“Paradigms”, “Happier Than Ever”, “El Madrileño”… A review of ten albums to recount the musical year as we experienced it in “Libé” on the continent of popular music.
One disc, at least, from 2021, sums up the year fairly accurately to our ears for us to consider sending it as a missive to future generations: hey what by Low, an album of gospel splendor and digital saturation at the limits of physiological tenability, which we will have inflicted on ourselves on a loop since its release in the summer breakaway. Because its terrible duality has become obvious in the borderline world, in perpetual crisis, incessantly on the verge of the catastrophe unfolding far too slowly for us to recognize it for what it is. Pop music, now, is both punitive and comforting, simultaneously whispering words of love with unprecedented sensuality one moment, pounding the most confusing and guilt-inducing questions the next. In this respect, it has never been so useful, for its ability to say what is wrong: here we have entered fully into the era ofpop torture.
“Happier Than Ever”, Deep Throat
Was there a finer glottal festival in 2021 than Happy Than Ever, pop masterpiece which gives pride of place to the gasps, inspirations, swallowing noises and other salivary parasites of the young singer, so much so that we could well see ourselves electing domicile ad vitam aeternam in the moist heat of one of his tonsils? No.
”Happier Than Ever”, Billie Eilish (Interscope Records).
“El Madrileño”, Latin tornado
Paradox or not, it was a Catalan producer (Alizzz) who produced El Madrileno. Rapper C. Tangana’s album was the tornado of the year 2021 in Spain (one year after the coronation of his ex-girlfriend Rosalía); patching together contemporary sounds (auto-tune or bachata) with Spanish and Latin American folklore. Estupendo.
El Madrileño, C. Tangana (Sony).
“Promises”, cross generations
A cloud of notes, two generations, a concentration of bursts like music only knows once a decade: the meeting between the young white-beak Sam Shepherd and Pharoah Sanders, sacred ghost alongside Ayler and Coltrane , was much more than the expected discographic anecdote, an extraordinarily moving and peaceful tour de force.
You wouldn’t have imagined La Femme surviving a second album for a second – their improvisational heist of French pop involved hitting hard, fair, fast and well, then disappearing without looking back. Cleverly engineered, the case led us to Paradigms unexpected, return to the scene of the initial crime to erase everything, electrify, char.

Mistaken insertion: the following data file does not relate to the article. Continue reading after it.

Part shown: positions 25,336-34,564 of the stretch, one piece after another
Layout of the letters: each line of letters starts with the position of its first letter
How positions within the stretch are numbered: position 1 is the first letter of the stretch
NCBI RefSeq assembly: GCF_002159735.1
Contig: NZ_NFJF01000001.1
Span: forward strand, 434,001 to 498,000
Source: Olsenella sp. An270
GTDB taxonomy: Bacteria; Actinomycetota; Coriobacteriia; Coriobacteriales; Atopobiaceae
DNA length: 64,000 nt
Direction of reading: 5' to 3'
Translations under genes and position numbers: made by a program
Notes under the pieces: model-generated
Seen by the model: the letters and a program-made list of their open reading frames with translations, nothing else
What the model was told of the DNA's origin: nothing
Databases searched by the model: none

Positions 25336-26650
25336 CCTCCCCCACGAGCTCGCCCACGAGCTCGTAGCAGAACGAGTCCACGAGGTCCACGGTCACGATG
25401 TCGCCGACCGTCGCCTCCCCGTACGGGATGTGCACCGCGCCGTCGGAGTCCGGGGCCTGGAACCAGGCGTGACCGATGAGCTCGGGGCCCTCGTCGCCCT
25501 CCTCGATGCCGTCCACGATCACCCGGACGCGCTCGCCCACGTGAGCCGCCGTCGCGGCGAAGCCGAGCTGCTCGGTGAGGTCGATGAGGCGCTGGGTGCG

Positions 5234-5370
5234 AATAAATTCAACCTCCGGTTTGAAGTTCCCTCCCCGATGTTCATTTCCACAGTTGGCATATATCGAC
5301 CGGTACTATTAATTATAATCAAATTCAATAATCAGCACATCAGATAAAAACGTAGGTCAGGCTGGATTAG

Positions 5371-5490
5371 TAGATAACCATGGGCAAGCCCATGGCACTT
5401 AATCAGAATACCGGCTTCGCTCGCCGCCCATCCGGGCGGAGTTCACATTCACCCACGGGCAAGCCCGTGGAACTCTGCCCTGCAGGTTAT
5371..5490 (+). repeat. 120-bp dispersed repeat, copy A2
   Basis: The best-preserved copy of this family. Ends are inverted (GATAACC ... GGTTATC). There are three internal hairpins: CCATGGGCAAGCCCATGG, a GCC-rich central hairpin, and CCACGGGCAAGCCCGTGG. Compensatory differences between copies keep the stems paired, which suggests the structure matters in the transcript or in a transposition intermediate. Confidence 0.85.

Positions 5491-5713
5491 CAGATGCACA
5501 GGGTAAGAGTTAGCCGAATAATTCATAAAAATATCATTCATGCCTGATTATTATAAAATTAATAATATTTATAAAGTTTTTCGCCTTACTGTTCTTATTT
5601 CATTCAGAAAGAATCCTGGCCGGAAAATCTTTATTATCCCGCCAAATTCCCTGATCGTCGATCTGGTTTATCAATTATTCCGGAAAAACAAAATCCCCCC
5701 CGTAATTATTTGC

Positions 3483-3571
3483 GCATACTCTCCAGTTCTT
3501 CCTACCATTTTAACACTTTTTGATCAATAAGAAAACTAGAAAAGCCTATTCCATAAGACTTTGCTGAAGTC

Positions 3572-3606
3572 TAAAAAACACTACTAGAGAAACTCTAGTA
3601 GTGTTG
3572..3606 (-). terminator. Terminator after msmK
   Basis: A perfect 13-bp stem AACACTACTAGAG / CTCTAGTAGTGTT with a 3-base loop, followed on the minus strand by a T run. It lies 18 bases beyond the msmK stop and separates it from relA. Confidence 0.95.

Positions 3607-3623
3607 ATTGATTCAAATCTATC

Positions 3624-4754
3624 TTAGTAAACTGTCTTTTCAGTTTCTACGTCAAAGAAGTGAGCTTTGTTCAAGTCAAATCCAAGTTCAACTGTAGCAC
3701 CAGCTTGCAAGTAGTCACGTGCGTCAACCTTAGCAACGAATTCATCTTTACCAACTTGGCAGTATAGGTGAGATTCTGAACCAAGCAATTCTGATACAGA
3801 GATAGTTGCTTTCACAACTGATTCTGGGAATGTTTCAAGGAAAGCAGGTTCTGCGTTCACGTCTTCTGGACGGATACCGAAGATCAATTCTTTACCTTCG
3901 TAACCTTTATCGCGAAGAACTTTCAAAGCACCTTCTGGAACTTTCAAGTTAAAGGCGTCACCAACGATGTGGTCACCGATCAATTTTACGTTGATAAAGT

Paradigms, The Woman (Sharp Disc / Born Bad).
“Everything Tasteful”, tasty
A torrid first album applauded with both buttocks from France Culture to the followers of tight-fitting in minishorts, a musical at the Bourse de commerce, meticulously chosen featurings with Squidji, Nemir, Vladimir Cauchemar, a first signature on his label Recless … Rapper Lala &ce has put the year 2021 in her water bottle and is sipping the sweet nectar of success with the prettiest girls in her lap.
Everything Tasteful, Lala & this (&this Recless).
“Hey What”, beautiful chaos
Thanks to the confinement, the Mormon duo-couple from Duluth, Minnesota, resized their tools and orchestrated around their voices an impressive noise symphony, staged (and in parts) with producer BJ Burton. Behind this apparent chaos, beauty arises with incredible force and carries Low ever higher in our hearts.
Hey what, Low (Sub-Pop).
“Memento Mori”, road overruns
After seven years in the garage, the trio led by the dashing Jean Felzine has put the rubber back on the Clermont-Paris motorway, with a fourth album at breakneck speed, fine and racy despite the hangover and this eternal lose that has never never looked so flamboyant. France always snubs them, it does not know what it is losing.
Memento Mori, Mustang (World Prestige/Sony).
“Space 1.8”, contemplative
Total discovery and divine surprise, the first album of this Belgian harpist, emerging from the bubbling English neo jazz underground, reinvents in a way the musical art of contemplation. Neither jazz nor ambient, a little of both at the same time, Space 1.8 draws a new horizon for instrumental music, which seeks and finds exactly at the same time
Space 1.8, Nala Sinephro (Warp).
“Honest Labour”, harsh reality
The confusion sometimes, often, gives great records. Thus this electronic duo from Mancun, keen on architecture, has woven for Honest Labor a poignant autofiction in the social and political tornado of the moment, a tribute to those who suffer and those who have suffered, by suffering and working.
Honest Labour, Space Afrika (Dais).
“Colourgrade”, balm to the heart
Tirzah and her crooked groove cures all ills, doctors hate her. Her shyness over the shoulder and her childhood friend, the brilliant composer Mica Levi, in production, the British singer delivered withColourgrade a second album like a poultice to apply where it hurts. As effective as a magic kiss.
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